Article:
The National Credit Union Administration this week proposed a handful of regulatory measures, including new rules on participations that would require residential originators to retain some of the loans they participate out.
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Originators of these loans would have to retain some of the original risk on their balance sheets, holding “skin in the game,” NCUA chairman Debbie Matz told 400 attendees of a credit union trade group meeting. “They cannot solely reap the rewards while exporting [out] all of the risk to other credit unions,” she said.
“Requiring originators to keep ‘skin in the game’ will provide a disincentive for the kinds of reckless behavior that puts the (National CU) Share Insurance Fund at risk,” she said.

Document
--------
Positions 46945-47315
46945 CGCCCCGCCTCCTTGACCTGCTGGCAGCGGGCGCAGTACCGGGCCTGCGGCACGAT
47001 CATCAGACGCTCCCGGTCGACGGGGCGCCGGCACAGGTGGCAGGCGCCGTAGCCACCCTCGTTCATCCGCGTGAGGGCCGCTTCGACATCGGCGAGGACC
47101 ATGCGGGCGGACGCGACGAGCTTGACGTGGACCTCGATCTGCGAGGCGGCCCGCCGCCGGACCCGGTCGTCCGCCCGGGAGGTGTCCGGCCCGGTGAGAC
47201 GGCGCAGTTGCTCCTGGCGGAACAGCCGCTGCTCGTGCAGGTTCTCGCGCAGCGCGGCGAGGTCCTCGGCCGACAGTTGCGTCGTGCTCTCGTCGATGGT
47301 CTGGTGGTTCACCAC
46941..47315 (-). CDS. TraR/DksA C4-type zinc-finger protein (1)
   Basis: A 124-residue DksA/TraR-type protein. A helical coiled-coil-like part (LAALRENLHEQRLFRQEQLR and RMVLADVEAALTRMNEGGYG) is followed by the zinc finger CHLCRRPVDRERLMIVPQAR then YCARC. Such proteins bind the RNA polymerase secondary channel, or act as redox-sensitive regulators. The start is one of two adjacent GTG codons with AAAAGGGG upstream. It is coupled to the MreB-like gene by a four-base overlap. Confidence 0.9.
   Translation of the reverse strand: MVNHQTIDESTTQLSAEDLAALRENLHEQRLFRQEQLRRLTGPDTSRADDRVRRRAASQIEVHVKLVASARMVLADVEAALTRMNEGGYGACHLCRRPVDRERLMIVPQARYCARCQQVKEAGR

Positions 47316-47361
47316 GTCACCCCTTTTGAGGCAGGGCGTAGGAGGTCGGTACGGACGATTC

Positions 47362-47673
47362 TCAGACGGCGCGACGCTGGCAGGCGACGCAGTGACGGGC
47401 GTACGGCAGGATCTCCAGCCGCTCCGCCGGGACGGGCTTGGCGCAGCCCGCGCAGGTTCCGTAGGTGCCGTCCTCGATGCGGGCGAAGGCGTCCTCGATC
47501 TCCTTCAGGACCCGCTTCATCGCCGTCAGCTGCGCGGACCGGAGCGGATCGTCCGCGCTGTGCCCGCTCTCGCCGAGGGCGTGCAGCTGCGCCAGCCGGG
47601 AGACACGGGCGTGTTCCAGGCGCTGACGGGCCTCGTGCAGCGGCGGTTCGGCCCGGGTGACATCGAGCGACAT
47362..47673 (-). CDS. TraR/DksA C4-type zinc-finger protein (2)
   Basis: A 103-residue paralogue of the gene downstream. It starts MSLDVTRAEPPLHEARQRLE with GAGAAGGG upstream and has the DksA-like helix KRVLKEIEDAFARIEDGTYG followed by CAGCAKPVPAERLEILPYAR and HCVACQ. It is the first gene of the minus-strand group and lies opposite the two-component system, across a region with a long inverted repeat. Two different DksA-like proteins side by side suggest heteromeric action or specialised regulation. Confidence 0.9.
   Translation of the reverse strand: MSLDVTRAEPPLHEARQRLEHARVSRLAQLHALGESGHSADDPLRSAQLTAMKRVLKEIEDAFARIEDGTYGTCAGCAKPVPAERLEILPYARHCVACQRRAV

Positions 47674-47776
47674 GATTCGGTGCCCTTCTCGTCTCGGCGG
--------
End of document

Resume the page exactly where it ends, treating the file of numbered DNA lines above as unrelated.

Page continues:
The proposal comes as other banking regulators—but not NCUA—are crafting their own “skin in the game” rules requiring originators to retain at least 5% of the risk tied to high LTV mortgages securitized in the secondary market.
However, CUs that sell their loans into the secondary will have to comply with those new rules.
The NCUA proposal also would require new due diligence by participants, including proper review before — and throughout the life of a loan participation.
“It’s crucial for credit unions to be fully aware of the risks before they enter into participation agreements — and to monitor them closely,” said the NCUA chairman.
Daily Briefing | Wednesday, September 21, 2011
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